Bert Jansch/Beth Orton/Bernard Butler, Somerset House, London

Somerset House, London

Neil Young once said that Bert Jansch did for the acoustic guitar what Jimi Hendrix did for the electric. Young's claim overstates his reach and commercial impact, but emphasises the reverence felt for the relatively unsung Jansch by many of his peers. A maverick but leading figure in the 1960s British folk scene, Jansch has enjoyed a critical revival in recent years. Revered by Jimmy Page, Johnny Marr and even Pete Doherty, he is the archetypal guitarist's guitarist: two further acolytes, Bernard Butler and Beth Orton, look thrilled to be playing with him tonight.

Now 63, Jansch's forte is slow-paced, lugubrious folk-blues. His famously dextrous finger-picking guitar-playing is still impressive, while his voice remains an acquired taste, veering erratically between keening whine and sandpaper growl on his own My Donald and Brendan Behan's The Auld Triangle.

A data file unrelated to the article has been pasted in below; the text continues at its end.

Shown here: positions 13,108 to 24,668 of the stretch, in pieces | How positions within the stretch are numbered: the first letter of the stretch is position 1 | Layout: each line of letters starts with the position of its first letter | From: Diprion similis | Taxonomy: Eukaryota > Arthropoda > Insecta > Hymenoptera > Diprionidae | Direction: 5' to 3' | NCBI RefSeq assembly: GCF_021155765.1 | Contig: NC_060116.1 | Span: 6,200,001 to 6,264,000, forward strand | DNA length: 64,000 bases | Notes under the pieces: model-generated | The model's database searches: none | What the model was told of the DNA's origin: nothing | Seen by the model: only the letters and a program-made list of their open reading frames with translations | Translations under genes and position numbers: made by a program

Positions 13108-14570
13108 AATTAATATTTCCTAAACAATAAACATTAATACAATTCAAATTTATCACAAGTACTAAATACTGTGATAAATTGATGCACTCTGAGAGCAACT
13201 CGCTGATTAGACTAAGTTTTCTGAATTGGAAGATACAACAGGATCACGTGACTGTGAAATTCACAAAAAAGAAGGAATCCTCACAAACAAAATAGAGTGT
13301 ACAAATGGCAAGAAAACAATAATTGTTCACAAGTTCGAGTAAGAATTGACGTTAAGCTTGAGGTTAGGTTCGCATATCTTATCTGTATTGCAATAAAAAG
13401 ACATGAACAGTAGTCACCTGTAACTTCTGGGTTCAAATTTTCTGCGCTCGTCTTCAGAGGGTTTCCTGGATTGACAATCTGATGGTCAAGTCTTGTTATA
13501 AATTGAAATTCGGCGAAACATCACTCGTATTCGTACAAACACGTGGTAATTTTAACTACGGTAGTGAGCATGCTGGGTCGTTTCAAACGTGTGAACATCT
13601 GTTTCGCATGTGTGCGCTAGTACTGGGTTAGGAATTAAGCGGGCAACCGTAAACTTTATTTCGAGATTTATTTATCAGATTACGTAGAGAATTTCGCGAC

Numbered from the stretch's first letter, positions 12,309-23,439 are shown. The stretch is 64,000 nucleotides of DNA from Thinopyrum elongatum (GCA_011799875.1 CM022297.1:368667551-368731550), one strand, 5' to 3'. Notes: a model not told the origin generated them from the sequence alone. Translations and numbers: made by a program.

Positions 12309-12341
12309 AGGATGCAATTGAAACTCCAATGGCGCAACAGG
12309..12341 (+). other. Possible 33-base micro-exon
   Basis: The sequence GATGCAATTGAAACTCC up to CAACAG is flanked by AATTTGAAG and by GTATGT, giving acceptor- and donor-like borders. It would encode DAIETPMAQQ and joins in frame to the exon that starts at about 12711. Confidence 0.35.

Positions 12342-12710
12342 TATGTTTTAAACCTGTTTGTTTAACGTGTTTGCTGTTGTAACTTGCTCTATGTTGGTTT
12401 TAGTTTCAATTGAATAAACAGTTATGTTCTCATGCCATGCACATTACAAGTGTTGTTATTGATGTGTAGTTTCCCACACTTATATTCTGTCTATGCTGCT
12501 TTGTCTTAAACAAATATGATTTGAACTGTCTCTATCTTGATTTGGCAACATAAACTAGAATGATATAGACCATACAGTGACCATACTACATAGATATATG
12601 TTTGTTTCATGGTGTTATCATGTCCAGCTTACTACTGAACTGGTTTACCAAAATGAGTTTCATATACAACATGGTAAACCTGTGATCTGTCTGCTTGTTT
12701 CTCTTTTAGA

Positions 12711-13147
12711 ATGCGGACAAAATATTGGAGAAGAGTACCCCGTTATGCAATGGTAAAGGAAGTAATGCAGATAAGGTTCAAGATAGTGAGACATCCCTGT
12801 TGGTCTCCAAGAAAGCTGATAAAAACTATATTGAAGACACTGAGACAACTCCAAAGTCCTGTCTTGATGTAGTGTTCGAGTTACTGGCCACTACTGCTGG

Bernard Butler has always been one of indie rock's more diligent virtuosos, and is clearly delighted to trade intricate guitar licks with Jansch on Fresh as a Sunday Morning. Things start to get a little arid, but thankfully Beth Orton ups the ante: on the traditional air Katie Cruel she manages to be both spectral and feisty, crooning the fragile lament like the missing link between Kate Bush and Janis Joplin. The night ends with Jansch, Butler, Orton and fourth guitarist Paul Wassif, hunched in a line over their guitars, picking their way through Orton's gentle Pass in Time. It is a fitting close to an evening that is short on visceral thrills and spills but long on restrained, meticulous musicianship.


Ian Gittins

The GuardianTramp

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